Beginning this spring, Fondy Food Center will have a new source of fresh fruits and vegetables — its own 80-acre farm. Fondy is negotiating a lease with Afterglow Farms for the property, located in Port Washington, as part of Fondy Food Center’s expansion plan.
“Our country is losing an acre of farmland a minute,” said Young Kim, executive director of the Food Center. Afterglow Farms, approximately 30 miles north of Milwaukee, wants to keep the land for farming, rather than sell to developers, he said.
Fondy Food Market, an outdoor farmers market at 2200 W. Fond du Lac Ave. in Lindsay Heights, had 45 farmers in 2004. Since then, Kim has noticed a decline of approximately five farmers a year. Most of the farmers at Fondy Market are Hmong and small-scale farmers who do not own the land where they grow their produce. Kim explained that Fondy’s Hmong farmers paid more than other farmers to lease their land. He believes the language barrier and lack of written contracts are part of the problem. The Neighborhood News Service was unable to contact the Hmong farmers for comment.
The Fondy Food Center’s mission is to create fairer farming opportunities, and provide access to healthy foods for residents of Milwaukee’s north side with the goal of becoming a year-round farm. If the center is successful, people will cook more home meals with fresh ingredients instead of processed foods.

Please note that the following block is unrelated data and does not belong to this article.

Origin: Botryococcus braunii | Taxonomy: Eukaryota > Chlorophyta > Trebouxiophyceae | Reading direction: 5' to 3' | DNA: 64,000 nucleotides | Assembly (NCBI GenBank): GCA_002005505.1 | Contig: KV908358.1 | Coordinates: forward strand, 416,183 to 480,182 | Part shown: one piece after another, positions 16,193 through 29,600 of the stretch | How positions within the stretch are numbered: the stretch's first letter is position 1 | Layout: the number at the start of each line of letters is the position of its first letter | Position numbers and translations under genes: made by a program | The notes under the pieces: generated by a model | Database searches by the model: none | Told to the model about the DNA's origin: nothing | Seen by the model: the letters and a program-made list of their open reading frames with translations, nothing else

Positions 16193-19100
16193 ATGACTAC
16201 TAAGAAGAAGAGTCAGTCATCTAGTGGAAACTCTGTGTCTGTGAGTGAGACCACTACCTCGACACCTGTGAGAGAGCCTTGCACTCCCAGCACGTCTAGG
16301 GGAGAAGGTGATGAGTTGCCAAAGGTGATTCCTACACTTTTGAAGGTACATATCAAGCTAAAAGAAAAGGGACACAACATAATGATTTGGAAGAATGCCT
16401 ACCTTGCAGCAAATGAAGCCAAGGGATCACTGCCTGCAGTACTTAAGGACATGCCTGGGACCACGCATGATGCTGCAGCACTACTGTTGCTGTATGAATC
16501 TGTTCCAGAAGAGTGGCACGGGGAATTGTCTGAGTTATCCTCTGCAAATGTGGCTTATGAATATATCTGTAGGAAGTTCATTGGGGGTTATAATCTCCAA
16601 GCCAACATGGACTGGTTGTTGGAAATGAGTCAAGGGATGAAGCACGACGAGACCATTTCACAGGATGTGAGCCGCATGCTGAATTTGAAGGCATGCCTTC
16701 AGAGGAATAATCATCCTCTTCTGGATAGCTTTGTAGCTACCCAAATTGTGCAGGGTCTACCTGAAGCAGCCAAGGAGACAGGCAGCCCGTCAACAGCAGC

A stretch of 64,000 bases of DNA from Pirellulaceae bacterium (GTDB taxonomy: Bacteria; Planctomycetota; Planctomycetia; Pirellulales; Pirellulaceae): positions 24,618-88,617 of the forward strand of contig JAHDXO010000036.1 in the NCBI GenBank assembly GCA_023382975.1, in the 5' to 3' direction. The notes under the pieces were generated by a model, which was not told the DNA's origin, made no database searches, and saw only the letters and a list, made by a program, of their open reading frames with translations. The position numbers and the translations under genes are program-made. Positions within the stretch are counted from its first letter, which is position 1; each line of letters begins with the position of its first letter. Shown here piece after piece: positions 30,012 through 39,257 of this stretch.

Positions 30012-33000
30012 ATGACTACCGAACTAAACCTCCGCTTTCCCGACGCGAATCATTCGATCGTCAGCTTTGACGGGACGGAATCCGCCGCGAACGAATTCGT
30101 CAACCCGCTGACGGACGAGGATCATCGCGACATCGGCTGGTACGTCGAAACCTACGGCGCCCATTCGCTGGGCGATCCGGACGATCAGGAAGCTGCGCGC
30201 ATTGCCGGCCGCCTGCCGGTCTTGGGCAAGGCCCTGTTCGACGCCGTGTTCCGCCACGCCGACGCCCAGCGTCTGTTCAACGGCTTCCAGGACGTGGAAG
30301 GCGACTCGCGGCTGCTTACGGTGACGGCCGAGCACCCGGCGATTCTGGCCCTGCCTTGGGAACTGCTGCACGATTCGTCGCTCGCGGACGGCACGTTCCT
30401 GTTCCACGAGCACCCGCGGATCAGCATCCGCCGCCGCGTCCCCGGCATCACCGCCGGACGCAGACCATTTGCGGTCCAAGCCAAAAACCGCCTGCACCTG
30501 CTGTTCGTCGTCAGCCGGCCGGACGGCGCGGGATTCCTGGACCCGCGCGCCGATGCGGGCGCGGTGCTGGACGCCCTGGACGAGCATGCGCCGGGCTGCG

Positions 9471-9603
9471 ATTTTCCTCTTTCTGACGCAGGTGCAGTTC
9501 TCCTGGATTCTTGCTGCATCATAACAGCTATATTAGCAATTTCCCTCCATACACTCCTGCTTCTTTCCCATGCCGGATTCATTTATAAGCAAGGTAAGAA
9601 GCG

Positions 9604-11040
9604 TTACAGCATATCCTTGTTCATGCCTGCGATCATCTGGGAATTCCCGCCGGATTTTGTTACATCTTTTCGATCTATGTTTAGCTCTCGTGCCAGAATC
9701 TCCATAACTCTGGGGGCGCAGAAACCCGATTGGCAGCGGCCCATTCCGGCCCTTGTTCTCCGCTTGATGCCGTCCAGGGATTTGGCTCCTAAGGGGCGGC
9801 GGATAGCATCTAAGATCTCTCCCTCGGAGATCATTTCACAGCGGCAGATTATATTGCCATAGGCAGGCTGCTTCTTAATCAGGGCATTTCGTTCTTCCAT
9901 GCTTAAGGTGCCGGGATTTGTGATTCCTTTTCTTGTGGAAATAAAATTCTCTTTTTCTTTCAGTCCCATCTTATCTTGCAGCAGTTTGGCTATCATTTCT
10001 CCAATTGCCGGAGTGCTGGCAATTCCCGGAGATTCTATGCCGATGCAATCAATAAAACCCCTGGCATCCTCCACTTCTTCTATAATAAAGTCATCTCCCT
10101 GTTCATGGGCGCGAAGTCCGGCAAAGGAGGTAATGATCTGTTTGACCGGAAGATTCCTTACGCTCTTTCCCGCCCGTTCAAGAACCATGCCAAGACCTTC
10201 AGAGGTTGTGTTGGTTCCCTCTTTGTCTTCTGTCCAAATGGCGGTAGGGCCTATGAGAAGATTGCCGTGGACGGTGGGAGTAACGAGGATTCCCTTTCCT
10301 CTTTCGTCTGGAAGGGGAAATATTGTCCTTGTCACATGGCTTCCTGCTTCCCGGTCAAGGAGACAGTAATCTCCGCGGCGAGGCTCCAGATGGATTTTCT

Farmers who are part of the Fondy Farm Project will rent affordable land and share farming equipment. In the past, they have done everything by hand. Kim hopes to lease the land to each farmer for at least three years, and, eventually, to develop the farm into a cooperative. To Kim, the point is “reaching deeper into the food distribution system, having vendors be profitable, distributing more and teaching healthy habits.”
One of the few farmers’ markets to accept food stamps, Fondy Food Center saw food stamp sales increase 56 percent between 2009 and 2010, from $16,000 to $25,000 last year. “That’s a lot of healthy foods going into the community,” Kim said. Last year, more than $400,000 was spent at the farmers market, and the money stays in the community. All of the vendors live on the north side of Milwaukee, added Kim.
Leasing the farmland is the first major step in an expansion plan that includes building a cooking pavilion, an outdoor restaurant, permanent office space and a teaching kitchen for canning and preserving food. The Zilber Family Foundation has donated $75,000 to fund the expansion plan. Additional funders include the USDA, Ceres and the BRICO Fund.
The average age of farmers in Wisconsin is 60, and their children are not going into farming, Kim said. Everyone is wondering where the next generation of farmers is going to come from in Milwaukee, he added. He’s hoping that the Fondy Farm Center will be part of the answer.
This story was corrected 3/24/2011.